A film critic's thoughts on the movie-themed flower show

THE GENTLEMEN stationed at the Disney princess tribute at the Philadelphia Flower Show were doing their best to be patient with me.

Not only did I not know the names of any of the flowers ("Is that an orchid?"), I often could not decode the most basic design clues.

To my shame, since I'm the movie critic, and I was dispatched to evaluate the flower show on that basis.

I was stymied, for instance, by the meaning of artfully constructed bunches of red carnations, until State College florist and designer Daniel Vaughn gave me a tactful prompt.

"What's that?" he asked, as if talking to a 5-year-old.

A glass slipper.

Oof.

Even I could see that the two-story cascade of golden braids wrapped in yellow flowers was a reference to Rapunzel. The petals were real, the strands synthetic.

"It's hard to get someone to donate that much hair," Vaughn said.

Carnations, though, are apparently easier to come by. Vaughn's associate, Deryck de Matas, said that 17,000 of them were deployed to create the homage to a dozen or so Disney princesses.

Carnations and other flowers comprise the rolling magic carpet for Jasmine ("Aladdin") and an archery target for Merida ("Brave"). They provide the color inside suspended glass spheres meant to suggest undersea bubbles, a clever nod to Ariel and "The Little Mermaid."

The flower show this year includes many elaborate references to Disney and Pixar characters. You will, of course, find floral fealty to "Frozen," including one impressively large, white-rose rendering of the staircase leading to Elsa's ice castle.

You can see a large Chinese garden that functions as a tribute to "Mulan" and a doghouse modeled after the floating home in "Up."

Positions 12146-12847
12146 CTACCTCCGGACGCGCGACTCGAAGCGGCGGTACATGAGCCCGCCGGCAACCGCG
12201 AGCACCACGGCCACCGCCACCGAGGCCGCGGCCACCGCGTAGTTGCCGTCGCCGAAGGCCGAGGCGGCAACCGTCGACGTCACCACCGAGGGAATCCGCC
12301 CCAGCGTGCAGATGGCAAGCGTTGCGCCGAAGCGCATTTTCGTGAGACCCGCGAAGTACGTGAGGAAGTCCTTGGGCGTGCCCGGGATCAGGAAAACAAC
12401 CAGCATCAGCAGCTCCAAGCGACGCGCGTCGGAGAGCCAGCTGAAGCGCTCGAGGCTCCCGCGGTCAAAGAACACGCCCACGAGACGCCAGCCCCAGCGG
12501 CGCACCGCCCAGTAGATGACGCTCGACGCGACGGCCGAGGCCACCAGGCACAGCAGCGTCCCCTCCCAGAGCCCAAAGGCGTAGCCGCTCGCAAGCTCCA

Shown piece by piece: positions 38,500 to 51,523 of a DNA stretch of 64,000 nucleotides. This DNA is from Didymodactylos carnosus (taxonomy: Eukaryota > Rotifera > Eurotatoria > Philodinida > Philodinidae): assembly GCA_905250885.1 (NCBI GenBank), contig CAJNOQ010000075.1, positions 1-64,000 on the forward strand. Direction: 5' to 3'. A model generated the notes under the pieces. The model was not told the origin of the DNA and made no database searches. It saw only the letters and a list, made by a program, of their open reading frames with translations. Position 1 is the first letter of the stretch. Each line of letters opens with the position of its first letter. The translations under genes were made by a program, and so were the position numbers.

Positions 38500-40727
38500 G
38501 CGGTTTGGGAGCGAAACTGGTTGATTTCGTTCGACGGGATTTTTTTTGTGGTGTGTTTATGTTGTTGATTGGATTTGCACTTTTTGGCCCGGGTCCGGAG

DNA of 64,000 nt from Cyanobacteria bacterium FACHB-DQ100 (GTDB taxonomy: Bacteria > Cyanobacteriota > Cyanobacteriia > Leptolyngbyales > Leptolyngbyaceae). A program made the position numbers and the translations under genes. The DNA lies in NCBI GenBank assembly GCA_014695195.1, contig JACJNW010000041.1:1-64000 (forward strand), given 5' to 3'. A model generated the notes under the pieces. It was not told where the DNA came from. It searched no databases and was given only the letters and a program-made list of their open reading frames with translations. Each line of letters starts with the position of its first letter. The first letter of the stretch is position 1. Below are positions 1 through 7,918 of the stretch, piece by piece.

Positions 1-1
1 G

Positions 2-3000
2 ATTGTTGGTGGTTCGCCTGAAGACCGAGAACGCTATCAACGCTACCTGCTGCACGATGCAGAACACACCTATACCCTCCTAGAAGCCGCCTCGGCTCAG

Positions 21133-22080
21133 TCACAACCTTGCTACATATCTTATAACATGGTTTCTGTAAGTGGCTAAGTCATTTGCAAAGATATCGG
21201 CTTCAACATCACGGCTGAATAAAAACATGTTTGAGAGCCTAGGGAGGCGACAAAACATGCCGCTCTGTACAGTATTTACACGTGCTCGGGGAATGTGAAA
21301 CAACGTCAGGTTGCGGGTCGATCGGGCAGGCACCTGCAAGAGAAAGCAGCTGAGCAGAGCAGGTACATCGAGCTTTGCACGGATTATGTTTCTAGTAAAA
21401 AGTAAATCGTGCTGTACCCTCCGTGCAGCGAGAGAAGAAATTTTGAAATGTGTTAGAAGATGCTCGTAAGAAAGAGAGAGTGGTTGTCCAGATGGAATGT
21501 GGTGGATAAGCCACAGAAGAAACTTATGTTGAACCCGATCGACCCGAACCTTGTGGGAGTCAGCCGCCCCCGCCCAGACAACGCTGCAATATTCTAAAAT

But some designers and florists went a bit off the Disney reservation to come up with ideas. A "Guess Who's Coming to Dinner" sequence features a nook inspired by "Breakfast at Tiffany's." There are two separate British gardens, one for "The Remains of the Day" and one for "The Lion, the Witch and the Wardrobe."

Perhaps the most inspired is a nod to Tim Burton's "The Nightmare Before Christmas," with flowers and shrubs in the shape of serpents and other beasties from the director's Halloween classic, assembled by Philadelphia's Schaffer Designs.

Burton was a favorite at the show - appropriate, as Edward Scissorhands is the reigning cinematic king of topiary art and landscape design.

The students of Philadelphia's W.B. Saul School of Agricultural Sciences mounted a floral "Time for Tea" tribute to "Alice in Wonderland," subject of several screen adaptations, include the Burton version.

"I love the movie!" said sophomore Mia Milton, one of about 40 students who worked for several months on the project. Fellow sophomore Damitryus Allen said that the students were going for a "creative interpretation" of the classic Lewis Carroll story, giving viewers four separate pathways into the exhibit, each with its own visual personality.

The students were justly proud of their work, and their green thumbs.

"Everything is homegrown in our school," Allen said.

The most mysterious installation at the show? From Australia, it's Jim Fogarty's "guess the movie" exhibit, featuring jungle foliage, a postapocalyptic cantina and some oil drums.

If I couldn't get the gist of a princess exhibit featuring a glass slipper, what hope did I have here?

Luckily, I spotted KYW movie critic Bill Wine strolling by.

"It's 'Mad Max,' " he said. "You can quote me."

 

 


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